Hamas hostages ‘bargaining chips, not human beings, for leaders on both sides of conflict’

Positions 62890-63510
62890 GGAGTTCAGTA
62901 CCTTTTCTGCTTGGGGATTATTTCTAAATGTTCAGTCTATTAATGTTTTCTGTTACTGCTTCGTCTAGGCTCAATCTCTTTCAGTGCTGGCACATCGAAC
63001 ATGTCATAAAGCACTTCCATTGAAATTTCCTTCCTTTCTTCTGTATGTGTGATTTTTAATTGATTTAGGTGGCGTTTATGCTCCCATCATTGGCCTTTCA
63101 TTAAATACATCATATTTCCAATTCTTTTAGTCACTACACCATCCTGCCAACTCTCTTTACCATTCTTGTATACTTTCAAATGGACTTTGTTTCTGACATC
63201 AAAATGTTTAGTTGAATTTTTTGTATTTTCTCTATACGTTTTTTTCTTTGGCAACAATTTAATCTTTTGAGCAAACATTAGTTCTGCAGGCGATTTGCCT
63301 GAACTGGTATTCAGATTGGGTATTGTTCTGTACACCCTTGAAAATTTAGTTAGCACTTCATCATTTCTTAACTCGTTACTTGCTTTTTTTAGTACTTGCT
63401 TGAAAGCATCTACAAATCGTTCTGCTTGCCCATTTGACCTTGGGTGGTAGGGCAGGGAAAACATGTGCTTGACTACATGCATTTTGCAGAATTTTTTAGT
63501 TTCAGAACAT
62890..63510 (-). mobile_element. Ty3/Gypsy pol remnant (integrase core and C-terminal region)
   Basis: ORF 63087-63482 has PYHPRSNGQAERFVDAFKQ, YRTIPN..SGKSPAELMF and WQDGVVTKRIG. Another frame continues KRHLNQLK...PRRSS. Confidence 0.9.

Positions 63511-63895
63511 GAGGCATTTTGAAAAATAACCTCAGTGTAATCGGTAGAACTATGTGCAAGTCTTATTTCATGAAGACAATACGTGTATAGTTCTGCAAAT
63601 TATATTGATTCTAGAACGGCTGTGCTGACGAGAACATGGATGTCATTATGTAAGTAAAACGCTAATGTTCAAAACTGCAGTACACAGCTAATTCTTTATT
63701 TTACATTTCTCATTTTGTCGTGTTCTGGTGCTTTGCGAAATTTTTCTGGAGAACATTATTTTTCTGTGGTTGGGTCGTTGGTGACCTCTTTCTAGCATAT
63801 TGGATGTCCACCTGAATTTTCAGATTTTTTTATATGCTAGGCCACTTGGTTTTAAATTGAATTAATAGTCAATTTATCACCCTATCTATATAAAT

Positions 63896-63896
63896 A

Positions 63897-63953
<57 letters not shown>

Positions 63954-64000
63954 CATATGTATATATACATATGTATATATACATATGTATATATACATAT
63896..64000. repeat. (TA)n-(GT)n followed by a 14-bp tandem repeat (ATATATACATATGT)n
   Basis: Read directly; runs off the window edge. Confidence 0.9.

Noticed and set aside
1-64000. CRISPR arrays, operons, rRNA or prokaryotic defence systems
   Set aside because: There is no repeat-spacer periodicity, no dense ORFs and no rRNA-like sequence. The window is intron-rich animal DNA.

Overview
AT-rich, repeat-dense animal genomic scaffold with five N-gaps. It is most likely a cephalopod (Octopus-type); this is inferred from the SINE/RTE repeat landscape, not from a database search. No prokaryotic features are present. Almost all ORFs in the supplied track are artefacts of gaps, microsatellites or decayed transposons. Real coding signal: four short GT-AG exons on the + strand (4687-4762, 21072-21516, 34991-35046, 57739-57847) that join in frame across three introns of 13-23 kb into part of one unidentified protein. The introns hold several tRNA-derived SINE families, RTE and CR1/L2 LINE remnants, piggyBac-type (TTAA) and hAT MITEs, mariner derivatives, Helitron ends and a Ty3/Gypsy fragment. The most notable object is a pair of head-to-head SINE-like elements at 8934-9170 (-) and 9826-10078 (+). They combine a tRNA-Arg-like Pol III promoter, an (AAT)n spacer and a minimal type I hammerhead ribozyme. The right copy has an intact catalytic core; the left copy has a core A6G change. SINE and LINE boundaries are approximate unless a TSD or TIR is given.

Hamas leader Ismail Haniyeh said Tuesday that a truce agreement with Israel was in sight, raising hopes that dozens of people taken hostage in the October 7 attacks could be released from war-torn Gaza. A foreign ministry spokesman in Qatar, a key mediator, said negotiations had reached a “critical and final stage” and that “we are at the closest point” yet in reaching a deal. Israel’s Prime Minister Benjamin Netanyahu, who has vowed to destroy Hamas, late Monday met families of some of the 240 hostages but was tightlipped about a potential breakthrough. In Washington, US President Joe Biden indicated earlier that a deal was near, while his national security spokesman John Kirby said: “We believe we’re closer than we’ve ever been, so we’re hopeful.” Kirby, though, cautioned that “there’s still work to be done” and told reporters that “nothing is done until it’s all done”. Hopes of a breakthrough have been mounting since Qatar on Sunday said only “minor” practical issues remained for a deal. Speculation grew further when the International Committee of the Red Cross, which is often involved in prisoner exchanges and hostage releases, said on Monday that its president had met Haniyeh in Qatar. As hopes mount for hostages following Hamas chief declaration that a truce deal was near, FRANCE 24’s François Picard is joined by Scott Lucas, Political Analyst and Professor of International Politics at the Clinton Institute, University College Dublin.

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